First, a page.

Hyderabad: One in every two deaths caused by snake bite globally every year occurs in India. Such a mortality rate, without doubt the highest in the world, can be blamed on ill-trained doctors at the country’s local health-care centres and lack of access to antivenin—the antidote to venom—and medical care in time, say experts.
“Globally, the snake bite incidence has been about one million annually, of which one lakh people die. In India alone, the bite rate is at 2.5 lakh per annum, of which 50,000 die. About 20,000 each die in Pakistan and continental Africa,” said Ian D. Simpson, a toxicologist with the World Health Organization (WHO).
Staff at primary health-care centres in rural India are ill-trained to effectively treat snake bite victims, Dr Simpson said. “Most of them are not confident of carrying out the treatment and refer the victims to a secondary or a tertiary health centre,” the WHO official said.
Victims often have to travel to district hospitals and the time taken during the journey puts their lives at risk.
Worldwide, efforts have begun to make the drugs more effective and less toxic and administrators are moving towards species-specific antivenin. In India too, where most of the snake bite deaths are caused by just four snakes—the Cobra, Common Krait, Russell’s Viper and Saw-scaled Viper—companies such as Serum Vins Bioproducts have begun making snake-specific antidotes.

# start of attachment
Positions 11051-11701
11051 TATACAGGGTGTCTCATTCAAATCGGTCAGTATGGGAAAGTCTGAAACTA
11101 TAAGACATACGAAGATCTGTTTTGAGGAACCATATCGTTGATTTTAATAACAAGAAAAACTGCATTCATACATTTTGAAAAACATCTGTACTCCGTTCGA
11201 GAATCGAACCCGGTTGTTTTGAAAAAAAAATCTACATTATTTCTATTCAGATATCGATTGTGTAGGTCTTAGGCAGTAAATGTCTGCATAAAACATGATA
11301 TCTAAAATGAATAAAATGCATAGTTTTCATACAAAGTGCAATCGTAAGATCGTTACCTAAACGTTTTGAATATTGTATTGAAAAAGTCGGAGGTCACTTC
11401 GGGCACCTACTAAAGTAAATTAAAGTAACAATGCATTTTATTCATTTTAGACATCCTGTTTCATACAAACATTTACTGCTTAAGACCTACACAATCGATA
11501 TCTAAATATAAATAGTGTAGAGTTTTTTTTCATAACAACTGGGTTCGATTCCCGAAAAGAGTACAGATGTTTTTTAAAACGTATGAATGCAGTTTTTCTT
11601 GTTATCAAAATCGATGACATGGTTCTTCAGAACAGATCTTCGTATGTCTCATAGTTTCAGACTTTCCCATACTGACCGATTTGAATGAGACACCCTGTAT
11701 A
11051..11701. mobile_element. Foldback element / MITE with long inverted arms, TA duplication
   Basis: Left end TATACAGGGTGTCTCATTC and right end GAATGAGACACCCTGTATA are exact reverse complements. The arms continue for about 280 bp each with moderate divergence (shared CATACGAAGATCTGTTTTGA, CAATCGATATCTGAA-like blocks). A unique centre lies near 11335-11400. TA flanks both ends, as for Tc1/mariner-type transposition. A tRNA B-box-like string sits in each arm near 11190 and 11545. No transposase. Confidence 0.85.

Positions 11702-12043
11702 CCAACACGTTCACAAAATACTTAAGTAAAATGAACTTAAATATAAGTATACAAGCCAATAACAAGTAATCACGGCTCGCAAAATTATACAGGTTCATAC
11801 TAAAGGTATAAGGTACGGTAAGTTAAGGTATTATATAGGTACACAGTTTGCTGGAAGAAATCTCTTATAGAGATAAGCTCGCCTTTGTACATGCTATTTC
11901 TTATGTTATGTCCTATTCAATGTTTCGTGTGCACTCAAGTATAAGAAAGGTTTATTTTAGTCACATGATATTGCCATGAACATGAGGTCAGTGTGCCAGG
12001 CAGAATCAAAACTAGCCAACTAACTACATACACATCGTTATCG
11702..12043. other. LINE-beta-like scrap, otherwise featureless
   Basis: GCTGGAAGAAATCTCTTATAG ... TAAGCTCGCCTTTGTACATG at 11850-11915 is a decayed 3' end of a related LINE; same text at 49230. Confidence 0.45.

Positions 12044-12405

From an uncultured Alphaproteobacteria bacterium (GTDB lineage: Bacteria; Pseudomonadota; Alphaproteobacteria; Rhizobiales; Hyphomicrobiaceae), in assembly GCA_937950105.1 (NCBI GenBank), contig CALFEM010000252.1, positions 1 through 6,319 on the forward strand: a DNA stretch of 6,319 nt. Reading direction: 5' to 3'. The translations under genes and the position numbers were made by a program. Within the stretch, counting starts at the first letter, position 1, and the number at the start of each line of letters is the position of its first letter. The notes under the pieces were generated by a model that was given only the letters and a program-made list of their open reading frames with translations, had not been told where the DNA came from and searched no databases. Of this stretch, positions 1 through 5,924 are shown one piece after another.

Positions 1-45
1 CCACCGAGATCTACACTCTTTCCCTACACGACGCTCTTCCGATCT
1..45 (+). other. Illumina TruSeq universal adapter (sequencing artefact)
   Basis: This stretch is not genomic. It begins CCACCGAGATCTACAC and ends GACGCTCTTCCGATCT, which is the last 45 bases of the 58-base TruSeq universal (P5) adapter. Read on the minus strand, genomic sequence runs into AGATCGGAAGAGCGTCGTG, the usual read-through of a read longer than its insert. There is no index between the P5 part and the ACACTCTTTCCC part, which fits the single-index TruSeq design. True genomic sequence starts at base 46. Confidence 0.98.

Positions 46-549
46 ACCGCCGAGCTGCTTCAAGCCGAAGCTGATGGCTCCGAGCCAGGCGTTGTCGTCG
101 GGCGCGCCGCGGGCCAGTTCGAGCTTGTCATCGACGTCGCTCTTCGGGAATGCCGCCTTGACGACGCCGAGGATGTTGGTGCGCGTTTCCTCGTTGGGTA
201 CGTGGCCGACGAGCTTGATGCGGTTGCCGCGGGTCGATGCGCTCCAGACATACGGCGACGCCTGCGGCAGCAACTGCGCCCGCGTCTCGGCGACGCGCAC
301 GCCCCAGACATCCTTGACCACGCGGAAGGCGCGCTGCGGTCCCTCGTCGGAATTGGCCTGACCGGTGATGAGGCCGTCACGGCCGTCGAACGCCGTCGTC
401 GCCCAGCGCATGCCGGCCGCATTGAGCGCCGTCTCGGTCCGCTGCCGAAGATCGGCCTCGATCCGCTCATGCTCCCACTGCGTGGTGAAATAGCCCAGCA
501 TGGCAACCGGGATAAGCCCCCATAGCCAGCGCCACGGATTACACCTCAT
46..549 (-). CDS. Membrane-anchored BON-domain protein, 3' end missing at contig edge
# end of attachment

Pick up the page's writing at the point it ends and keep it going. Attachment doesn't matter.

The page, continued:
“In India, we market a polyvalent (which interacts with more than one kind of antigen) anti-venom against four snake species, while we market a combination product for 10 snake species in Africa,” says Ajit Nair, head of international business at Vins Bioproducts. Other makers of antivenin include the Serum Institute, Biological Evans, Bharat Serum and Haffkine Biopharmaceutical Corp.
Storage is another issue. Liquid antidotes, which account for 60% of the antivenin used in India, have a shelf life of two years if kept under refrigeration. But variants dried by freezing in vacuum can last for five years and do not require refrigeration.
Wrong diagnosis and prescription of antidotes can also be dangerous, especially when the snake is not poisonous. “Studies indicate as high as 40% of the patients who get anti-venoms do not require them at all. Side effects from such anti-venoms treatments can lead to patients turning deaf and suffering severe allergies,” Dr Simpson added.